This time, we wonder where the time has gone. Play along on Facebook and Twitter and, when the ball drops, remember the optimism that a new year brings. And try not to kiss a frog.

Where The Time Has Gone

  • Nowhere. There are still three issues in my doctor’s waiting room.
  • On the corner of Mill and Union Streets.
  • How would I know? I can’t even find my car keys!
  • It’s being shared with an older couple in Boca Raton.

To play, post your own answers on Twitter to @pasquinade with the hashtag #WhereTheTimeHasGone, comment on the post on our Facebook page, or comment here. I encourage you, as well, to share this post freely. The more folks playing, the more there is to enjoy.

Still open:

Fuzzy Deadlines

We were shooting for January to release the Cowering in Fear issue. And it’s February. Late February. Stress on the word “late.”

Therefore, we’ve pushed the new issue out a little to release in late March or April. A spring release. In someone’s eyes, maybe that’s appropriate. “Spring release”? Get it?


There have been several reasons for pushing this deadline out. Here are some of those reasons:

  1. Lack of submissions. I don’t really feel that I’ve gotten the word out to the degree that it needs to be gotten out. I’d like to see another one or two pieces in this issue to beef up the word count a bit. So, if you’re reading this, tweet or post to all your fledgling writer friends that NatPasq is looking for submissions which can be emailed to If they say they don’t have email, tell them they don’t have any friends either. Luddite losers.
  2. Regular Features. I’m still determining what recurring sections will be a part of the electronic version. So far, Editorial-In-Chief, Letters section, the Muselist, and Listeria, will definitely be recurring. One or two other ideas are germinating, but it’s been a cold winter and it’s hard to grow anything this time of the year.
  3. Make America Great Again. It seemed much more appropriate to have our next theme be issue seventy-six instead of seventy-five.
  4. Time. I’m told by experts that it is linear.

Please spread the word the best you can through your favorite social media, word of mouth, or even more creative venues (eg, via Post-It Notes™ placed strategically on page 75 of library books on Creative Writing). I’m trying but I need every little bit of help that I can get. Ultimately, I want NatPasq to be a group effort, a labor of love, between like-minded humorists.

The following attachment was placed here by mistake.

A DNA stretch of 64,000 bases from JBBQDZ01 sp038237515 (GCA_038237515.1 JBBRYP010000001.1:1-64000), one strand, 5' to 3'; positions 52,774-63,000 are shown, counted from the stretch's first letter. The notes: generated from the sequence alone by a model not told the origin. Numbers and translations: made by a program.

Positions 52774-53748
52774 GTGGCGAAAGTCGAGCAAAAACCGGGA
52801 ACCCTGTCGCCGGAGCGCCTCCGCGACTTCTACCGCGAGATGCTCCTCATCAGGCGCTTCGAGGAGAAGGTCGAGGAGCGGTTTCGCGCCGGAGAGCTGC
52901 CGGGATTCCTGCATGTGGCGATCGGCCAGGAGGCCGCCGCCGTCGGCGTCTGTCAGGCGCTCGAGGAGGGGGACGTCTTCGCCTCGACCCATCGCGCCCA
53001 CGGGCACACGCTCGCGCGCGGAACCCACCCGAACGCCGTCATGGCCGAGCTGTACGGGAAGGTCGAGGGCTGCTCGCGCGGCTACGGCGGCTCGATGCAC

Thank you.

Construction Zone

Footnotes!I apologize for the recent silence. Since the holidays, I’ve been focusing on the ebook/magazine. I’ve been writing bits and pieces, and trying to work these pieces into the format.

Pieces like Listeria. Bits like footnotes. I have a Kindle Paperwhite, but I’m also testing the formats in several other readers available on iOS. So far, here’s what’s seems good, and what seems, well, not so good.

First, my physical Kindle keeps getting better and better. A recent update apparently added a footnote feature that displays the footnote in a little window. Previously, it moved you to a footnote page, usually at the end of the book. If you accidentally exited the book while on the footnote page, which I’ve done more than once, the synced location marker would get saved with no easy way to reset it.

I’ve only added footnotes to my test tonight, but I’ve found that the Kobo Reader for iOS does the same thing as the Kindle, although the Kindle apps for iOS do not (disappointing, but hopefully this will change on a future update).

Another recent bit I’ve been playing with is drop caps. The Paperwhite and the Kindle iOS apps make the drop caps bigger, as you can see in the image above, but the Kobo app renders them in the way I expect them to appear (see image below).

Drop Caps!

Other iOS-based readers I’ve tried and been less impressed with include: Nook (maybe the physical Nook reader is better than the app, but the app kind of sucks); Bookperk (which is more of a book discovery app, but has an epub reader built-in; drop caps are good, but footnotes still go to a footnote page; occasionally bad formatting, but works well enough for an afterthought feature); iBooks (Nice rendering; drop caps are great; footnotes flip to footnotes pages at end); and Blio (Drop caps render nicely, but footnotes are as weak as the others).

I’m also working on putting together other content for this issue. And it isn’t too late to submit your work for the Cowering In Fear#, so hurry and get your submissions in to